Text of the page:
What does it mean to have a “normally” functioning body and mind? All societies construct complex constructs about normalcy that vary across time periods and cultures. They are deeply ingrained values, a means to judge both ourselves and others. How can we imagine sane and able, not as bedrock realities, but as projections and ideals we might intersect with impermanently, if at all? Most of us, especially if we live into old age, will experience some form of physical and mental diminishment, impairment, pain, injury, or shift in our functioning. Variation from the norm is not, in other words, an exception, but rather basic to the human condition. How societies understand and respond to variations from what is perceived as normal is an issue of power, inequity, and the rights to bodily autonomy.
In conversations with scholars, advocates, historians, designers, educators, artists and activists, our programming will explore the social, political, and cultural conceptions of mental and physical health. We will exchange ideas with a variety of practitioners centering the experiences of the physically different, chronically ill, and neurodivergent as richly dimensional. We will share stories that move beyond stigma, and the medical pathology of the non-normative, to embrace physical and mental variation as an opportunity for creative expression, imagination, and compassionate community building.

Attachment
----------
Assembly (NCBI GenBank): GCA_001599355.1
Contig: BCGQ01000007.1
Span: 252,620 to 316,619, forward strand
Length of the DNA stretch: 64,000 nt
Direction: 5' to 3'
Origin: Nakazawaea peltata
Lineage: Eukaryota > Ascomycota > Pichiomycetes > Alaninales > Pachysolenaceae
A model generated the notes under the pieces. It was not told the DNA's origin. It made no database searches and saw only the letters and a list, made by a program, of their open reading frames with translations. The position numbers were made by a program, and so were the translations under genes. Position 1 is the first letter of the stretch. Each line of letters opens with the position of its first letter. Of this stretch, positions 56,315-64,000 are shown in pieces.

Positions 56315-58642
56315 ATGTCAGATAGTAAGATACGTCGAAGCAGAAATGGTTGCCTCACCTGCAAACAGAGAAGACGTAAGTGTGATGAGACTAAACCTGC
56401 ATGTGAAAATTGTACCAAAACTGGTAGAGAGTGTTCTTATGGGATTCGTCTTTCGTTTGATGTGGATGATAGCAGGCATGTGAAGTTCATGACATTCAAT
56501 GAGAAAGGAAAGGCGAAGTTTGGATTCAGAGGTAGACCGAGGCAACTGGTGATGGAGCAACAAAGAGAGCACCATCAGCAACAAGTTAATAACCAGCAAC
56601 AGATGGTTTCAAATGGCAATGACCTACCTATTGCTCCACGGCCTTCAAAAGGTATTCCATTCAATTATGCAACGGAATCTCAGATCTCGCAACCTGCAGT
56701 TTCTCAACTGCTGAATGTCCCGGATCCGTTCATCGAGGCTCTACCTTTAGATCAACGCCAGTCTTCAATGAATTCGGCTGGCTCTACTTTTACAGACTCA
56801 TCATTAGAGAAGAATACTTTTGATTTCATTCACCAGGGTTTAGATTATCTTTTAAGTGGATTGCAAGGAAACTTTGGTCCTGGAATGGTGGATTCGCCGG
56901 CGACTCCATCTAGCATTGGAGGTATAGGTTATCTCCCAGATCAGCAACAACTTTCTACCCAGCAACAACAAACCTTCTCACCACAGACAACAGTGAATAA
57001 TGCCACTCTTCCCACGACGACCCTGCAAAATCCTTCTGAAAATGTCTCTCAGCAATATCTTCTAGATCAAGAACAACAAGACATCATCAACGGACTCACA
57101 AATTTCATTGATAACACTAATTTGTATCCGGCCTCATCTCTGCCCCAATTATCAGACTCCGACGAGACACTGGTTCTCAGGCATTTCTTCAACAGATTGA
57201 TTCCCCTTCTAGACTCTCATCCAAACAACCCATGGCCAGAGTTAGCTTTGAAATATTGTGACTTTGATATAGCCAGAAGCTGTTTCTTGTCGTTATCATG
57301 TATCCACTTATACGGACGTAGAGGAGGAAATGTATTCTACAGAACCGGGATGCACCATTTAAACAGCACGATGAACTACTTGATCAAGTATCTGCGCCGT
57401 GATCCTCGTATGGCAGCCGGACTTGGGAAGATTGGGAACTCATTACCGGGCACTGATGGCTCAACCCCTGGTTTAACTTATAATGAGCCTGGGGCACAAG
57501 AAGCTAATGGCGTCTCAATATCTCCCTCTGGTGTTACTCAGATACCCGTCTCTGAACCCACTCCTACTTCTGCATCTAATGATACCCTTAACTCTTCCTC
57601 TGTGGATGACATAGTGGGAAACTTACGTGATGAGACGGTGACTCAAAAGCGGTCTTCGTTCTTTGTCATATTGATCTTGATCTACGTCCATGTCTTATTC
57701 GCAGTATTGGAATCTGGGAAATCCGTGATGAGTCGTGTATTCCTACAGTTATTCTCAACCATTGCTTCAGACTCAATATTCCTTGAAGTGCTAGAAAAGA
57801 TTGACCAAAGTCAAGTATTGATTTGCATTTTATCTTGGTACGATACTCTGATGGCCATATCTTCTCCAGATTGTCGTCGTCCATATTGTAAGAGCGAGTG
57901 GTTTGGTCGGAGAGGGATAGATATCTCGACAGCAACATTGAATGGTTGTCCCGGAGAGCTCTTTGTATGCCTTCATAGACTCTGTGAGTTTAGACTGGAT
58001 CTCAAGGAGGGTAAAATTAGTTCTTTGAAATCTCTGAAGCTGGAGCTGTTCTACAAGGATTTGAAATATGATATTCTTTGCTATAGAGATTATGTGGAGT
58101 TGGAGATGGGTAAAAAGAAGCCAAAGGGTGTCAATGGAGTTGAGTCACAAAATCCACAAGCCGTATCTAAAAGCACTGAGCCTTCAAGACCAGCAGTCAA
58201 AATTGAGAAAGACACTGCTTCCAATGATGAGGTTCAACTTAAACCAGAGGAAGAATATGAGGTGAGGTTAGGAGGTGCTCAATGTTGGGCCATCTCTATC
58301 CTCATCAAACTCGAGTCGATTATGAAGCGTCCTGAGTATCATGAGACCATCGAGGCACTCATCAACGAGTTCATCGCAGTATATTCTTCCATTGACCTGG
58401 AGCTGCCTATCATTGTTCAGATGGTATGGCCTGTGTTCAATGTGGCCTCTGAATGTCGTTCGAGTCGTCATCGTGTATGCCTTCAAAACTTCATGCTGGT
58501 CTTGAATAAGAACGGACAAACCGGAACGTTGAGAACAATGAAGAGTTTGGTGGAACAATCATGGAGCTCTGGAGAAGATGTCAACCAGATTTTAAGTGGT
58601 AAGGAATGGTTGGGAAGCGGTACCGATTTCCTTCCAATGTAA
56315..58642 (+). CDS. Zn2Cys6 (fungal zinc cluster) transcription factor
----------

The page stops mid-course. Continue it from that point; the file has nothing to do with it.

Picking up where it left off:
Ellen McBreen, Professor and Chair, History of Art
Ellen’s teaching, research and curating focuses on 19th- and early 20th-century art, design, and visual culture in Europe. Her publications have explored interdisciplinary topics ranging from how African visual and material culture was creatively appropriated by actors based in Europe and the US, to how female collaborators have been erased from the story of modernism. Working closely with Wheaton students, Ellen recently organized several arts events about racism and inequity.